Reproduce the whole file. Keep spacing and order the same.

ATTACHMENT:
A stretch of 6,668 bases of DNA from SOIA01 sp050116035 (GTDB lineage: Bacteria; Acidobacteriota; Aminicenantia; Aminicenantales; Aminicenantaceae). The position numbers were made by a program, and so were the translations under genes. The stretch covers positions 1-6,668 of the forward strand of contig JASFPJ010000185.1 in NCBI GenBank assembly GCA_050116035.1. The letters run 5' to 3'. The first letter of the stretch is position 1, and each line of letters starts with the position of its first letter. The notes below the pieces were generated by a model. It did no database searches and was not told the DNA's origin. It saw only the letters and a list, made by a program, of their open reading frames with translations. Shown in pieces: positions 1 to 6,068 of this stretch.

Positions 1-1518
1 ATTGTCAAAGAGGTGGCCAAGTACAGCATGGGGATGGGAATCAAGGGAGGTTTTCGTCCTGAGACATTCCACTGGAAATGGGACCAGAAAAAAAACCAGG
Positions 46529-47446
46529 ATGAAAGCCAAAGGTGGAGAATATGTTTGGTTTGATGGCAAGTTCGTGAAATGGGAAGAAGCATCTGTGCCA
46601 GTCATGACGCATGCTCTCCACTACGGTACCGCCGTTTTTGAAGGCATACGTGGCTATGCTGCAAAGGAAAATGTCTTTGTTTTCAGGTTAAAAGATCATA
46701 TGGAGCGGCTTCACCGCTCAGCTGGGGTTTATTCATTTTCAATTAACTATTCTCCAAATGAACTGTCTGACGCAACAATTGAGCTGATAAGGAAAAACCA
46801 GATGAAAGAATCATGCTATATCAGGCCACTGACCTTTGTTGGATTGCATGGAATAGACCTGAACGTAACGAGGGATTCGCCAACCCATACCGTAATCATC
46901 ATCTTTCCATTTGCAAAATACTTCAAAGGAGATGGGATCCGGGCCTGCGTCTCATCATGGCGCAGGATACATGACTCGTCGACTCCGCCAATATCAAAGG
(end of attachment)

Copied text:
A stretch of 6,668 bases of DNA from SOIA01 sp050116035 (GTDB lineage: Bacteria; Acidobacteriota; Aminicenantia; Aminicenantales; Aminicenantaceae). The position numbers were made by a program, and so were the translations under genes. The stretch covers positions 1-6,668 of the forward strand of contig JASFPJ010000185.1 in NCBI GenBank assembly GCA_050116035.1. The letters run 5' to 3'. The first letter of the stretch is position 1, and each line of letters starts with the position of its first letter. The notes below the pieces were generated by a model. It did no database searches and was not told the DNA's origin. It saw only the letters and a list, made by a program, of their open reading frames with translations. Shown in pieces: positions 1 to 6,068 of this stretch.

Positions 1-1518
1 ATTGTCAAAGAGGTGGCCAAGTACAGCATGGGGATGGGAATCAAGGGAGGTTTTCGTCCTGAGACATTCCACTGGAAATGGGACCAGAAAAAAAACCAGG
Positions 46529-47446
46529 ATGAAAGCCAAAGGTGGAGAATATGTTTGGTTTGATGGCAAGTTCGTGAAATGGGAAGAAGCATCTGTGCCA
46601 GTCATGACGCATGCTCTCCACTACGGTACCGCCGTTTTTGAAGGCATACGTGGCTATGCTGCAAAGGAAAATGTCTTTGTTTTCAGGTTAAAAGATCATA
46701 TGGAGCGGCTTCACCGCTCAGCTGGGGTTTATTCATTTTCAATTAACTATTCTCCAAATGAACTGTCTGACGCAACAATTGAGCTGATAAGGAAAAACCA
46801 GATGAAAGAATCATGCTATATCAGGCCACTGACCTTTGTTGGATTGCATGGAATAGACCTGAACGTAACGAGGGATTCGCCAACCCATACCGTAATCATC
46901 ATCTTTCCATTTGCAAAATACTTCAAAGGAGATGGGATCCGGGCCTGCGTCTCATCATGGCGCAGGATACATGACTCGTCGACTCCGCCAATATCAAAGG